Here in Lynchburg, a whole community was grieving. Phelps described how, five days before Falwell died, he handed out diplomas to pre-kindergarten kids at his church's early learning center. He tapped her grandson on the head with his diploma, hugged others and posed for photos. "It was such a proud thing for us," Phelps recalled. "How loved he was."
She also described how in the 1960s she lived near Falwell's early church building and her father despised the young pastor: "My daddy absolutely could not stand him." One Sunday churchgoers parked in front of their house, and after that, "my daddy would take kitchen chairs and sit out in the street just so they couldn't park there. He said to Jerry, 'You may get all of Lynchburg, but you'll never get me.' A couple of years later, Jerry reminded my daddy of that when he baptized him."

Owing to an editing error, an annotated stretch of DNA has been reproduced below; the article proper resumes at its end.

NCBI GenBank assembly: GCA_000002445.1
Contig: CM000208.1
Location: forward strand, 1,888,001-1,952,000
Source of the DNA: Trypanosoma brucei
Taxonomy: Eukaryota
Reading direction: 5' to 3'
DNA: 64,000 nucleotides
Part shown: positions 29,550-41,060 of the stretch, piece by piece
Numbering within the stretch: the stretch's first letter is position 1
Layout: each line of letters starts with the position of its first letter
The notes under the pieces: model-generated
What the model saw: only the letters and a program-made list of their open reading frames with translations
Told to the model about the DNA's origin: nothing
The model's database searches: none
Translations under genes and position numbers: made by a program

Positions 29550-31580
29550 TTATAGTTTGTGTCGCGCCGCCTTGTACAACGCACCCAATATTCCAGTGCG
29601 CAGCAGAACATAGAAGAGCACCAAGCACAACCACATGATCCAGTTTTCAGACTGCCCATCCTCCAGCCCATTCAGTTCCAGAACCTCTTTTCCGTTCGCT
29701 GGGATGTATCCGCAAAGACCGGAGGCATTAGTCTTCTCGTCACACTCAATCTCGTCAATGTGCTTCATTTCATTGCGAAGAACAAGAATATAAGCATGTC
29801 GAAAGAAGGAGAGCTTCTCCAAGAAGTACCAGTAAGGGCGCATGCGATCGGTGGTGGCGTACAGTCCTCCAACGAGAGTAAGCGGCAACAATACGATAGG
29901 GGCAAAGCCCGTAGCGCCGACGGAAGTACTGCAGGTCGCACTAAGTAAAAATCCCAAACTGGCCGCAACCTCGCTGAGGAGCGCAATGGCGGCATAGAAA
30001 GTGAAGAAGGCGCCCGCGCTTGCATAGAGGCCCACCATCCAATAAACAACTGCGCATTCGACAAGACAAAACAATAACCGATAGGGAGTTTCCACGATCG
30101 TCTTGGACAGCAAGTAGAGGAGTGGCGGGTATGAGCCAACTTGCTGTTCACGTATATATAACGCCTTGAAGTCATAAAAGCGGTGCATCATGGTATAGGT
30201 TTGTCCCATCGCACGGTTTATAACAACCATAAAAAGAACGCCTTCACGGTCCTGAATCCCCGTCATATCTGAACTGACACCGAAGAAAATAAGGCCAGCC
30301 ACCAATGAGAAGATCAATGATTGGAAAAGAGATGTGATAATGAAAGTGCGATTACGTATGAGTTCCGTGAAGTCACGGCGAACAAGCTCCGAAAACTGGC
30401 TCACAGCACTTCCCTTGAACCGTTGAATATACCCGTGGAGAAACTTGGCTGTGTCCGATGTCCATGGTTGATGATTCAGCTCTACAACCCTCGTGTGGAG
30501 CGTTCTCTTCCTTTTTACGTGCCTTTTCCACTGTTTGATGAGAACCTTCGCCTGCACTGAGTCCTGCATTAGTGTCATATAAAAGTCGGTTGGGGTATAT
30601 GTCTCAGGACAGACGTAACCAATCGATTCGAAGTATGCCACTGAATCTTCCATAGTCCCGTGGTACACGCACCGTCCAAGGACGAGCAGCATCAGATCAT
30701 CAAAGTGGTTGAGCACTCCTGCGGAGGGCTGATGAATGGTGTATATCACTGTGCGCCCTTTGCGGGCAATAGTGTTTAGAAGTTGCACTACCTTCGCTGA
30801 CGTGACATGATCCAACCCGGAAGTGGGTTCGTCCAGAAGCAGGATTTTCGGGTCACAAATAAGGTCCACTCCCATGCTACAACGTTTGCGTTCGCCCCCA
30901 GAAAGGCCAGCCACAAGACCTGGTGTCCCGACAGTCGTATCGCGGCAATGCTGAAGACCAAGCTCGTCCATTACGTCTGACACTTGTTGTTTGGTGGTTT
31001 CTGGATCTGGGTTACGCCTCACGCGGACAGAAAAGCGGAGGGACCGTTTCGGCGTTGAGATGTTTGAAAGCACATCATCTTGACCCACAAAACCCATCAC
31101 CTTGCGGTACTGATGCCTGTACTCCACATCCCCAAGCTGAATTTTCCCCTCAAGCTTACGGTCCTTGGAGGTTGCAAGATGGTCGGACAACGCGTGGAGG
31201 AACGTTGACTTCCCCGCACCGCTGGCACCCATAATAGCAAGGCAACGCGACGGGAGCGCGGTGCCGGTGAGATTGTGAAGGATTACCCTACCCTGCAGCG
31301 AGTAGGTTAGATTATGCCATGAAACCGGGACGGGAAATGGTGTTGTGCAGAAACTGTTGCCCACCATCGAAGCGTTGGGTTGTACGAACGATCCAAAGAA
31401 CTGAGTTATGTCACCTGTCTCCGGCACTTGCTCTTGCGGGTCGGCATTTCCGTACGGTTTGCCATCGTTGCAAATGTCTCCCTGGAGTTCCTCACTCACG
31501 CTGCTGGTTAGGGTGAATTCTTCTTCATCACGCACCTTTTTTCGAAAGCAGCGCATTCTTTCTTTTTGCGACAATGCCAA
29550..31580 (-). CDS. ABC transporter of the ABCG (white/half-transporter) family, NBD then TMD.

Lynchburg has many stories like that, and Falwell knew about how God changes people, including himself. He admitted in his autobiography that he was once a racist. He at times apologized for over-the-top statements. He repeatedly in recent years said that he was not a fundamentalist. But he persevered in his goal for Liberty University's football team: "One day in a wheelchair, I plan to be at the 50 yard-line in South Bend when we whip Notre Dame I may be in a coffin, but that's where we're headed."
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